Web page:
S&P warns of ‘selective default’ for Greece


Plans to roll over Greece’s sovereign debt could risk putting the country into a selective default, ratings firm Standard & Poor’s warned Monday.
Eurozone finance ministers late Saturday cleared the way for the next 12-billion-euro tranche of last year’s 110-billion-euro ($160 billion) EU-IMF bailout for Greece after lawmakers in Athens passed tough austerity cuts.
The deal led to relief across global markets at the end of last week as many had feared a default could lead to another financial crisis.
But negotiations for a fresh rescue package could be more complicated because some governments want private investors to share the burden by agreeing to voluntarily “roll over” their Greek debt.
France, whose banks hold a sizeable proportion of Greek debt, has proposed among other measures that lenders roll over their loans into new 30-year bonds, giving Greece more time to put its financial house in order.
A second option put forward by the Federation Bancaire Francaise (FBF) proposes that French financial institutions invest 90 percent of the proceeds of their maturing Greek government bonds in new five-year government bonds.
“It is our view that each of the two financing options described in the FBF proposal would likely amount to a default under our criteria,” S&P said in a statement.
The “debt roll over proposal could result in a selective default for Greece,” it said.
S&P said the proposal by French banks may change “and it is possible that it could take a form that results in a different rating outcome.”
But it maintained that regardless of whether the proposal is implemented “we continue to believe that (Greece’s) uncertain ability to implement the revised EU/IMF programme is a key risk weighing on its credit standing.”
S&P last month lowered Greece’s long-term rating to “CCC” from “B”. Under S&P’s definition, a “CCC” rating means “a current identifiable vulnerability to default.”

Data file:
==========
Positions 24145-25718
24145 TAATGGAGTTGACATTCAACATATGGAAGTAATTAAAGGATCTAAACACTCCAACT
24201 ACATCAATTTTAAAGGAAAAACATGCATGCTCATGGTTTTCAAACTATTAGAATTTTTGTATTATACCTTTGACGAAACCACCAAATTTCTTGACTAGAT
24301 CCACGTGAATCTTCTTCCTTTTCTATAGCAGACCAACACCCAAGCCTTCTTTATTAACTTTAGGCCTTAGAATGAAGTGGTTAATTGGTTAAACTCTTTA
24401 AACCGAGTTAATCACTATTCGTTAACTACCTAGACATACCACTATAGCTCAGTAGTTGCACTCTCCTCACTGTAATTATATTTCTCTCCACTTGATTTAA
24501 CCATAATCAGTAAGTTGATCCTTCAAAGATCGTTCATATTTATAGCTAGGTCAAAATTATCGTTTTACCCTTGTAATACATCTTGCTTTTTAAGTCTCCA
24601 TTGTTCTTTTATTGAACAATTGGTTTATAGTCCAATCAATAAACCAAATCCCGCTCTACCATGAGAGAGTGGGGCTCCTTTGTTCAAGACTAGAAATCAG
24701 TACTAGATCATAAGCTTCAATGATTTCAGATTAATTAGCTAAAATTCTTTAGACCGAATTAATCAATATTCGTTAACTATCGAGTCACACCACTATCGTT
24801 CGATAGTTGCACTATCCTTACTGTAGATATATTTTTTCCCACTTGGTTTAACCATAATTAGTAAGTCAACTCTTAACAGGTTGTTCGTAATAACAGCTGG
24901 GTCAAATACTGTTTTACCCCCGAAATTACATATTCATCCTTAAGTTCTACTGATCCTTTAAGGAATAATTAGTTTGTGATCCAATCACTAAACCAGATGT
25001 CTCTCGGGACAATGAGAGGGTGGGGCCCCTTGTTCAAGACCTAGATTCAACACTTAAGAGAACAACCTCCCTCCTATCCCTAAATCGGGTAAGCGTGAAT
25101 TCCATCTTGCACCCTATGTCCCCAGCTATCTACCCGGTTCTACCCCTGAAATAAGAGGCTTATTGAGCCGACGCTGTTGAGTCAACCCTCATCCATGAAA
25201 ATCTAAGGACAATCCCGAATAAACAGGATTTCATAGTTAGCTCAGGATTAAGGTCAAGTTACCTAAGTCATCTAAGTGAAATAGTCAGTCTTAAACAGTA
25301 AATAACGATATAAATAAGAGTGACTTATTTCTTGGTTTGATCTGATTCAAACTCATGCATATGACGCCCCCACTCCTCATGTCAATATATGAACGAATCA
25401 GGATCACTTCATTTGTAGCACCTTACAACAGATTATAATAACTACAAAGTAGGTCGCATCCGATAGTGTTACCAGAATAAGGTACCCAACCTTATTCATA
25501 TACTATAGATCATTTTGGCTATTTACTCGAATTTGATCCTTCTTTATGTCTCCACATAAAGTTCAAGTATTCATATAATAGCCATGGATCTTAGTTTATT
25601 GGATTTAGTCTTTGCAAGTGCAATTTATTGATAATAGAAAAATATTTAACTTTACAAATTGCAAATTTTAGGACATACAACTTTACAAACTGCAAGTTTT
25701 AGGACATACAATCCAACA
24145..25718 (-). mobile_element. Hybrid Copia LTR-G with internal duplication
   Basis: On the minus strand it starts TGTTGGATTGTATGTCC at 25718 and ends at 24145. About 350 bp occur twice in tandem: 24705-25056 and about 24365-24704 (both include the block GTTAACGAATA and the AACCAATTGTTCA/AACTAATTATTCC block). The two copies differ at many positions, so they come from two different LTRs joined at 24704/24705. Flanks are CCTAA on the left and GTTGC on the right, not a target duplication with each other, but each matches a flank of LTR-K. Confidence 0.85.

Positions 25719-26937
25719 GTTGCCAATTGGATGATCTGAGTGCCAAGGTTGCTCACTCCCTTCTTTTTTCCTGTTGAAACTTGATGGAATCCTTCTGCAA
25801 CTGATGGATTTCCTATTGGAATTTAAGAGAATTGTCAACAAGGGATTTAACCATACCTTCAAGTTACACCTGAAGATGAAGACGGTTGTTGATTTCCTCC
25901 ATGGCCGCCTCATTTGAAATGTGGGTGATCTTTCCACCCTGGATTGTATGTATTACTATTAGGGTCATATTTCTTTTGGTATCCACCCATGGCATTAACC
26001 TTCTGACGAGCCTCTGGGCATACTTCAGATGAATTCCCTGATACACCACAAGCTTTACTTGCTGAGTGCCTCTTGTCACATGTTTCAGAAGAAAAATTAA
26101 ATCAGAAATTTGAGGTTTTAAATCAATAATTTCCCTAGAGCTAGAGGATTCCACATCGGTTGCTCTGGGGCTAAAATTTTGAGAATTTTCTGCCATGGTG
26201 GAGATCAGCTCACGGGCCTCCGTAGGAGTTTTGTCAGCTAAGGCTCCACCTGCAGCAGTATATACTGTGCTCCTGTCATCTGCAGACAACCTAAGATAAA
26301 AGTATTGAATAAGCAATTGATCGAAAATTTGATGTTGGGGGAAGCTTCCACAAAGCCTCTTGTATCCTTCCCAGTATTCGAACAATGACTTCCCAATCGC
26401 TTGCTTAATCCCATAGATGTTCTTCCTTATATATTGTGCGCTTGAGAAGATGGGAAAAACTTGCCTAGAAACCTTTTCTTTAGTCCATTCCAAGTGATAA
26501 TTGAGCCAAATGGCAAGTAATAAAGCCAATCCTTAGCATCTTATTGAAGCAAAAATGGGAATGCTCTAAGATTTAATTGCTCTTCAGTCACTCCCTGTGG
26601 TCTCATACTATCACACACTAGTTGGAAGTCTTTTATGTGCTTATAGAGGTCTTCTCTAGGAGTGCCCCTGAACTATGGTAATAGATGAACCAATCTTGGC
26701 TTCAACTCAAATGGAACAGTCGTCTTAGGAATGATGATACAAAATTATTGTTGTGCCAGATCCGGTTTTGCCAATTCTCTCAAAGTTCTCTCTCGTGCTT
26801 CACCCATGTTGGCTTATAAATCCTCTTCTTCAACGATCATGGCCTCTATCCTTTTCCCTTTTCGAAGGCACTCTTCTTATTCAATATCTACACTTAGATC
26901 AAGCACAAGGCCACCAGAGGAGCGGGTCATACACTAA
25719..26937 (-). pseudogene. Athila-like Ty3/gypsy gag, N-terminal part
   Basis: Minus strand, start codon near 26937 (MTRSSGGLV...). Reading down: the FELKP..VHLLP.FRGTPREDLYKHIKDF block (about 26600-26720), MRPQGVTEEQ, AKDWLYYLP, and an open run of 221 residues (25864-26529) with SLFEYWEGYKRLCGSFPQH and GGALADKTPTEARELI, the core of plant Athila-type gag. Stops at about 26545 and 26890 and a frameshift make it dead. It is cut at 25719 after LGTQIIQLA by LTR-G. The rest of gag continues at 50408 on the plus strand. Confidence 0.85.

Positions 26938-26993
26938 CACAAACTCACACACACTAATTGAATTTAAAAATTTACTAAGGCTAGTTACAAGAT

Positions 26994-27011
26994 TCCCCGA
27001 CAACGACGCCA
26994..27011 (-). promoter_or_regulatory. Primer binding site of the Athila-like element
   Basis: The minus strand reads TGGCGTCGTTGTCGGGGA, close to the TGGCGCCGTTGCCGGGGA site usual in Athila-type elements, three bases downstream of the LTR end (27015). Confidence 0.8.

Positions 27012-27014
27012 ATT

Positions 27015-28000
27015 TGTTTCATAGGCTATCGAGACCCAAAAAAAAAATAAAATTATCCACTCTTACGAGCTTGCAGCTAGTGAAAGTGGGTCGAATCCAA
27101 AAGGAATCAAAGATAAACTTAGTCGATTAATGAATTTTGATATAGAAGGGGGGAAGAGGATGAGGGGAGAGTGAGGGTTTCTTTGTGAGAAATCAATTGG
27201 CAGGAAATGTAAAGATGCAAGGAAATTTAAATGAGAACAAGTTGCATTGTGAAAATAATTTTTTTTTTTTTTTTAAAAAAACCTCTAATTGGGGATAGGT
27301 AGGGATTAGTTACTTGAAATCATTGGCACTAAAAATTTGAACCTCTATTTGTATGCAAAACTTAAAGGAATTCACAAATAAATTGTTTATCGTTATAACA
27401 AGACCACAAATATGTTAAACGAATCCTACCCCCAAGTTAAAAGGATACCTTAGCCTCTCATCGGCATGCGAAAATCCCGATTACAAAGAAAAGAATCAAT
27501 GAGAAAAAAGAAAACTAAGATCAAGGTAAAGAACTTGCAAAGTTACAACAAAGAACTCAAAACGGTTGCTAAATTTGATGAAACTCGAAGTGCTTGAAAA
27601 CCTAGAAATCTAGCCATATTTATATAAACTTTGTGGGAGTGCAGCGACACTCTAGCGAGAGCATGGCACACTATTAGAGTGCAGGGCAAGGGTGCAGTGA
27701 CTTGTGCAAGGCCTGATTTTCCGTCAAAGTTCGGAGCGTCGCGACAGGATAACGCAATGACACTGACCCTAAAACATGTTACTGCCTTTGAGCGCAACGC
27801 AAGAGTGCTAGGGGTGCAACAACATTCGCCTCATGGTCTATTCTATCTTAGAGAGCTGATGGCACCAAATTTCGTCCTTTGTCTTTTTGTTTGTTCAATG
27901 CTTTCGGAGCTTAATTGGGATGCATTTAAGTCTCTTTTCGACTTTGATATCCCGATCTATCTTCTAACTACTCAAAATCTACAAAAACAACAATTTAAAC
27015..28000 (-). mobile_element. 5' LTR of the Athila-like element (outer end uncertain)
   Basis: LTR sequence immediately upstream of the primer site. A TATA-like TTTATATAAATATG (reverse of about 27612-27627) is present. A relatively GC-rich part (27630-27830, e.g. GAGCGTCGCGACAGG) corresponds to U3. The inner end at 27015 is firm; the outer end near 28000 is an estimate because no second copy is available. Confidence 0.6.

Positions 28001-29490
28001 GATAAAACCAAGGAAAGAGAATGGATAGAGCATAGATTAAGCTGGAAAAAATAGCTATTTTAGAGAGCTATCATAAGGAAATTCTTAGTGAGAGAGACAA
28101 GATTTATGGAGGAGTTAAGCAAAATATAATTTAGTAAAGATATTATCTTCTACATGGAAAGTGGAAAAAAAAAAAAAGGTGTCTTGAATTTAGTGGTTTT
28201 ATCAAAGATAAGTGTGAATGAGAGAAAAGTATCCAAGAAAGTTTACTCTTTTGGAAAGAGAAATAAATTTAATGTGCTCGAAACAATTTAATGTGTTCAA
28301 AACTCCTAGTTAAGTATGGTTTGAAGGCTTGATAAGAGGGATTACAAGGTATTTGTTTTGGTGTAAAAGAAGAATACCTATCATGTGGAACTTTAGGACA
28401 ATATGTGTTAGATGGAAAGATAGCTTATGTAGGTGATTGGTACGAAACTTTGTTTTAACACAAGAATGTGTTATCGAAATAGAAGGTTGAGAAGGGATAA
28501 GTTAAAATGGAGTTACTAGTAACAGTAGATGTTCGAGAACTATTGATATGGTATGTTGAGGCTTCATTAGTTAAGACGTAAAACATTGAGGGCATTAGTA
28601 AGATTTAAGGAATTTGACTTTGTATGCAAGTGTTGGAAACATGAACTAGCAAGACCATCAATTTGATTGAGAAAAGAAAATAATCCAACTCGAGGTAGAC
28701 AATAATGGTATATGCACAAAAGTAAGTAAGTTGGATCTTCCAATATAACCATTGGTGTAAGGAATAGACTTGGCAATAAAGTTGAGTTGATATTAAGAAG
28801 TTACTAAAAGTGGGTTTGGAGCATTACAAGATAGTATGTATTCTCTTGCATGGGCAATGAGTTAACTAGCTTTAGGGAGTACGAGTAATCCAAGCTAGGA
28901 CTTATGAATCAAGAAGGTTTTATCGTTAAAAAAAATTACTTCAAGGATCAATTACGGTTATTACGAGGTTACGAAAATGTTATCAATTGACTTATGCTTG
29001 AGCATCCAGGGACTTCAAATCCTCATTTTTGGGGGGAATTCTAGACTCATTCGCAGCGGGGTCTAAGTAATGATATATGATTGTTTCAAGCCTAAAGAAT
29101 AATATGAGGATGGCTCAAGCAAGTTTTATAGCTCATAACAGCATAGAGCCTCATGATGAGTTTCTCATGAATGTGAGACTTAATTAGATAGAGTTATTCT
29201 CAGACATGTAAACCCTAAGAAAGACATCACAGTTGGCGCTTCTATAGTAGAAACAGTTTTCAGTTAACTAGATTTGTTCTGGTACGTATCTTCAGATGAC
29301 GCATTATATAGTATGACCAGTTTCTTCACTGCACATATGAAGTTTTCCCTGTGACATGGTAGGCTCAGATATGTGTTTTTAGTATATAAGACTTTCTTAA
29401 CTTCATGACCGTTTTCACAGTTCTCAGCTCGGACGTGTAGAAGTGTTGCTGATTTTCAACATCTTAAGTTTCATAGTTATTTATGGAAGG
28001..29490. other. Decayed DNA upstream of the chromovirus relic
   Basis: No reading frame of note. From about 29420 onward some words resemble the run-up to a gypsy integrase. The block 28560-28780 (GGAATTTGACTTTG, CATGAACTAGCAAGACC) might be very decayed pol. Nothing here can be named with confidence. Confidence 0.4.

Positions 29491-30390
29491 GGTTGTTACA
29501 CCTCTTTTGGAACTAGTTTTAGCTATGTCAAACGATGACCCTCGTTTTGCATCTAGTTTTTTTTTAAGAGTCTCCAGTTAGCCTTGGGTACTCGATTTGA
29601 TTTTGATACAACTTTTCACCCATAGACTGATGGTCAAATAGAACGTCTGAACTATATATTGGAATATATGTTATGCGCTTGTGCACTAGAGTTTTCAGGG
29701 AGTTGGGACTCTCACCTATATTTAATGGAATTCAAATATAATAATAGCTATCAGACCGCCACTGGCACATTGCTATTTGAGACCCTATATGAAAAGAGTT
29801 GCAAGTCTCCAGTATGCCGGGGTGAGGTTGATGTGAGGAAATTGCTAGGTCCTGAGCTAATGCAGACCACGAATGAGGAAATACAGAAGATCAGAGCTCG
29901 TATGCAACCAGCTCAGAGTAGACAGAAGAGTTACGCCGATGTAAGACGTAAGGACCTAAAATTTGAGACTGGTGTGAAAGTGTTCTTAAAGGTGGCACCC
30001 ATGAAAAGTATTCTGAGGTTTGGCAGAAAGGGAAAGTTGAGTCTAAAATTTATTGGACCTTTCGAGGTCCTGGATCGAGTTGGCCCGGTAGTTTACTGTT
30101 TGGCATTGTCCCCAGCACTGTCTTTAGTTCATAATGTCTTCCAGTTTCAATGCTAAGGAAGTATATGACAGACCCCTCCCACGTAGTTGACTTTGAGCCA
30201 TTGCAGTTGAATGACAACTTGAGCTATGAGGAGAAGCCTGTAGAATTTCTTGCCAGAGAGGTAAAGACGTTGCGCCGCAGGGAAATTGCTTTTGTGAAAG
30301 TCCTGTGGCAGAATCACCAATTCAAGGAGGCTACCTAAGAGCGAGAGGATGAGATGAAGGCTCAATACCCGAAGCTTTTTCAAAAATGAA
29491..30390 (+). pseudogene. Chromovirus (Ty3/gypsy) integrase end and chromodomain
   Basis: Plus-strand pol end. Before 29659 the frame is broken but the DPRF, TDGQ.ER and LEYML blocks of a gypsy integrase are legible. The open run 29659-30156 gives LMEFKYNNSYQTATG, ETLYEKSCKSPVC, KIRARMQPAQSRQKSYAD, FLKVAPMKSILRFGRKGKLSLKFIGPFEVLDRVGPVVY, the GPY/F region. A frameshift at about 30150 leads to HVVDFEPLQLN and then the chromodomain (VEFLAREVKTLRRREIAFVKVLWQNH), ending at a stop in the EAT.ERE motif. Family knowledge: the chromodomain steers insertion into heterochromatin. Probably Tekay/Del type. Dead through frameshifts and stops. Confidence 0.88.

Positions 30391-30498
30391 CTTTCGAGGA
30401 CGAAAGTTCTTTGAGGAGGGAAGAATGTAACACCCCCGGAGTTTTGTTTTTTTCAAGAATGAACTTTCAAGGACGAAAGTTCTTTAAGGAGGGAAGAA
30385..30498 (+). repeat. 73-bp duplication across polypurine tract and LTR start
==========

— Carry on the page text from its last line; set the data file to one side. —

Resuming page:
It said one of the reasons for the downgrade was the “rising risk” that the financial rescue package “could require private-sector debt restructuring in a form that we would view as an effective default of its debt obligations.”
While the recently approved tranche will allow Greece to be able to pay its bills this month, the subsequent rescue package will ensure that Athens can stay afloat until at least 2014.
But European diplomats warn that eurozone finance chiefs are unlikely to finalise a second bailout at their next meeting on July 11 and that Greece may have to wait until September.
Greece meanwhile is under pressure to swiftly implement 28.4 billion euros in budget cuts and tax hikes, and a 50-billion-euro privatisation programme, that the parliament approved last week despite violent street protests.
Finance Minister Evangelos Venizelos has pledged that Athens will fulfill its side of the bargain.
“What is crucial now is the timely and effective implementation of the decisions taken in parliament, so we can gradually emerge from the crisis in the interest of the national economy and the Greek citizens,” he said.
As well as Greece Ireland and Portugal have also had to seek bailouts while other eurozone nations such as Spain and Italy have been forced to slash budgets to avoid the same fate.